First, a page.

Preprint Article Version 1 This version is not peer-reviewed

Satellite Image Fusion to Detect Changing Surface Permeability and Emerging Urban Heat Islands in a Fast-Growing City

Version 1 : Received: 21 August 2018 / Approved: 21 August 2018 / Online: 21 August 2018 (16:58:09 CEST)

How to cite: Padmanaban, R.; Cabral, P.; Bhowmik, A.K. Satellite Image Fusion to Detect Changing Surface Permeability and Emerging Urban Heat Islands in a Fast-Growing City. Preprints 2018, 2018080388 (doi: 10.20944/preprints201808.0388.v1). Padmanaban, R.; Cabral, P.; Bhowmik, A.K. Satellite Image Fusion to Detect Changing Surface Permeability and Emerging Urban Heat Islands in a Fast-Growing City. Preprints 2018, 2018080388 (doi: 10.20944/preprints201808.0388.v1).

Abstract

Rapid and extensive urbanization has adversely impacted humans and ecological entities in the recent decades through a decrease in surface permeability and the emergence of urban heat islands (UHI). While detailed and continuous assessments of surface permeability and UHI are crucial for urban planning and management of landuse zones, they have mostly involved time consuming and expensive field studies, and single sensor derived large scale aerial and satellite imageries. We demonstrated the advantage of fusing imageries from multiple sensors for landuse and landcover (LULC) change assessments as well as for assessing surface permeability and UHI emergence in Tirunelveli, Tamilnadu, India. Cartosat-2 and Landsat-7 ETM+ imageries from 2007 and 2017 were fused and classified using a Rotation Forest (RF), while surface permeability and temperature were quantified using Soil-Adjusted Vegetation Index (SAVI) and Land Surface Temperature (LST) index, respectively. Fused images exhibited higher classification accuracies than non-fused images, i.e. overall kappa coefficient values 0.83 and 0.75, respectively. We observed an overall increase of 20 km2 (45%) in the coverage of urban (dry, real estate plots and built-up) areas, while a decrease of 27 km2 (37%) for vegetated (cropland and forest) areas in Tirunelveli between 2007 and 2017. The SAVI values indicated an extensive decrease in surface permeability for Tirunelveli overall (0.4) and also for almost all LULC zones. The LST values exhibited an associated overall increase (1.30C) of surface temperature in Tirunelveli with the highest increase (2.40C) for urban built-up areas between 2007 and 2017. The SAVI-LST combined metric depicted the Southeastern built-up areas in Tirunelveli as a potential UHI hotspot, while a caution for the Western riparian zone for UHI emergence in 2017. Our results provide important metrics for surface permeability and UHI monitoring, and inform urban and zonal planning authorities about the advantages of satellite image fusion.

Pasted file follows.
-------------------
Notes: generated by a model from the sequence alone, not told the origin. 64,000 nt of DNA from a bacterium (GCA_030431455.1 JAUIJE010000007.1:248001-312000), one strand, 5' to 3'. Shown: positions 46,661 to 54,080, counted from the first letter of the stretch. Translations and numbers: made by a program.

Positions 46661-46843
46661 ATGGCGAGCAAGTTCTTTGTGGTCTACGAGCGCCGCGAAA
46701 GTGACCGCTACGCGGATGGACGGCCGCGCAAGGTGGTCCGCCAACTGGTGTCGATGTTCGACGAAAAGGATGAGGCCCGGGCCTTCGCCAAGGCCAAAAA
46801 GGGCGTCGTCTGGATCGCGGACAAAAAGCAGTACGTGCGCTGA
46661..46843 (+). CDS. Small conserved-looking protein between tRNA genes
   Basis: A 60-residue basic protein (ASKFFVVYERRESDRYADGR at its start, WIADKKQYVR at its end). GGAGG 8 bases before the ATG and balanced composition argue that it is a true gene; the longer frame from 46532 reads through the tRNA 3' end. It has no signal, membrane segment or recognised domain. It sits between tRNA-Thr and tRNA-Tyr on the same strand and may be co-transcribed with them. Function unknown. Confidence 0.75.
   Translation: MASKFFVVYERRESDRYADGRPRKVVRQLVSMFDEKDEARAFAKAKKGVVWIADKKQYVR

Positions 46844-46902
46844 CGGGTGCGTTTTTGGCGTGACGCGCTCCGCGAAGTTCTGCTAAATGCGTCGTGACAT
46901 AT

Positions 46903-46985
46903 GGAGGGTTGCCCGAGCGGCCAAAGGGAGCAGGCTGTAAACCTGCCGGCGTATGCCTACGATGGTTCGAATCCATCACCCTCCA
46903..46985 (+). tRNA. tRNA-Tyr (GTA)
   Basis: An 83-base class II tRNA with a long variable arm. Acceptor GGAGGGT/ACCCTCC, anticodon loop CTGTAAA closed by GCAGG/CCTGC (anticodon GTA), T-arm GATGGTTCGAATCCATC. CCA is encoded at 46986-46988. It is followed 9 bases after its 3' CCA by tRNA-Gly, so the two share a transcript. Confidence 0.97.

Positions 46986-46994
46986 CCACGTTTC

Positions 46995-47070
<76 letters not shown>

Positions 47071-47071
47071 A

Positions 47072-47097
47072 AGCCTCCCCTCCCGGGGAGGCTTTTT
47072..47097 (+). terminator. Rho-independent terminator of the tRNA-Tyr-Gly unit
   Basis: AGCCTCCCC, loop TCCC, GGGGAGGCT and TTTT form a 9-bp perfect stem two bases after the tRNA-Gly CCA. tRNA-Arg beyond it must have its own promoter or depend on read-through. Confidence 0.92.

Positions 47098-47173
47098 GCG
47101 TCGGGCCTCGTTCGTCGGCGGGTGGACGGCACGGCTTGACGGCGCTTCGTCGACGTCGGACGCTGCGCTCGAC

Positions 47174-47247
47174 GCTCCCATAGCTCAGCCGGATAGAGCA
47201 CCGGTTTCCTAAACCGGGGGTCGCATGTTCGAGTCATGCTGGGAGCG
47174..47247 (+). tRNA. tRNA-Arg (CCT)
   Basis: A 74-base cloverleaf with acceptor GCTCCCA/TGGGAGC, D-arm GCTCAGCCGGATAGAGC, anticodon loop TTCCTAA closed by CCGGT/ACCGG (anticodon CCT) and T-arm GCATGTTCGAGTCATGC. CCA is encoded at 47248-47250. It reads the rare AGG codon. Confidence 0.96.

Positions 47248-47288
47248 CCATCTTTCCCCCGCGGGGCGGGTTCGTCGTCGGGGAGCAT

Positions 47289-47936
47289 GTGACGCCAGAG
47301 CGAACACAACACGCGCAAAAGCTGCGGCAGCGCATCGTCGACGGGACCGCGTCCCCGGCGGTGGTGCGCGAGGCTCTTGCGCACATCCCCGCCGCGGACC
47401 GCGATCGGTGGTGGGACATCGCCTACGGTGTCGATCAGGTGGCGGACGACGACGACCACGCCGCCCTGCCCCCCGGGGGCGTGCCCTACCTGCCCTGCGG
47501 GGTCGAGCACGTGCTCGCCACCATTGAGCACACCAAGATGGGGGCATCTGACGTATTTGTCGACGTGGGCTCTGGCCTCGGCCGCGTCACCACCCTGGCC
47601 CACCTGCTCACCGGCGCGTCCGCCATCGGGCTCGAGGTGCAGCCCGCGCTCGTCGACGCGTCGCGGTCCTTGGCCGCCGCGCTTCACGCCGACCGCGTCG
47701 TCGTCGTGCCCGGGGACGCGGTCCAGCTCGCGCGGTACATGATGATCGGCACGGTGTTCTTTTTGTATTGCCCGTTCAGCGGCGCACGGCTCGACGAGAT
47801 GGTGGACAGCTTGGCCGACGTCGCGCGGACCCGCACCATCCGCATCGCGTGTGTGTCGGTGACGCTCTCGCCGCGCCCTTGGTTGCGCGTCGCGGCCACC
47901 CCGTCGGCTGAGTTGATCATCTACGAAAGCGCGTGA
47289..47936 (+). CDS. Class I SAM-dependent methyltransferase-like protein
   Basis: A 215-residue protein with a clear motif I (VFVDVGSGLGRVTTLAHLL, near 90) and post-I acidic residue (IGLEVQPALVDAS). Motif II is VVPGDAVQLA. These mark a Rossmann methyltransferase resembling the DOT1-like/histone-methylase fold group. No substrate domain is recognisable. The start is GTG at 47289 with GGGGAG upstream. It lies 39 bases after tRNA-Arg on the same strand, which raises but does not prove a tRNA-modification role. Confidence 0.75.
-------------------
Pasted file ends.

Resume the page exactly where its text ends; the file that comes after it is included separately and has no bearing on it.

Subject Areas

Satellite Image Fusion, Land Surface Temperature, Surface Permeability, Landuse and Landcover, Soil Adjusted Vegetation Index, Urban Heat Island, Fast Growing City, Remote sensing

Comments (2)

Comment 1
Received: 21 August 2018
Commenter: Alex Martin
The commenter has declared there is no conflict of interests.
Comment: very good concept in fusion
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Comment 2
Received: 22 August 2018
Commenter: Oraib Almegdady
The commenter has declared there is no conflict of interests.
Comment: The author used very new technique to identify UHI, I never found any paper used fused image from carto and landsat for UHI, SAVI LST, LULC.
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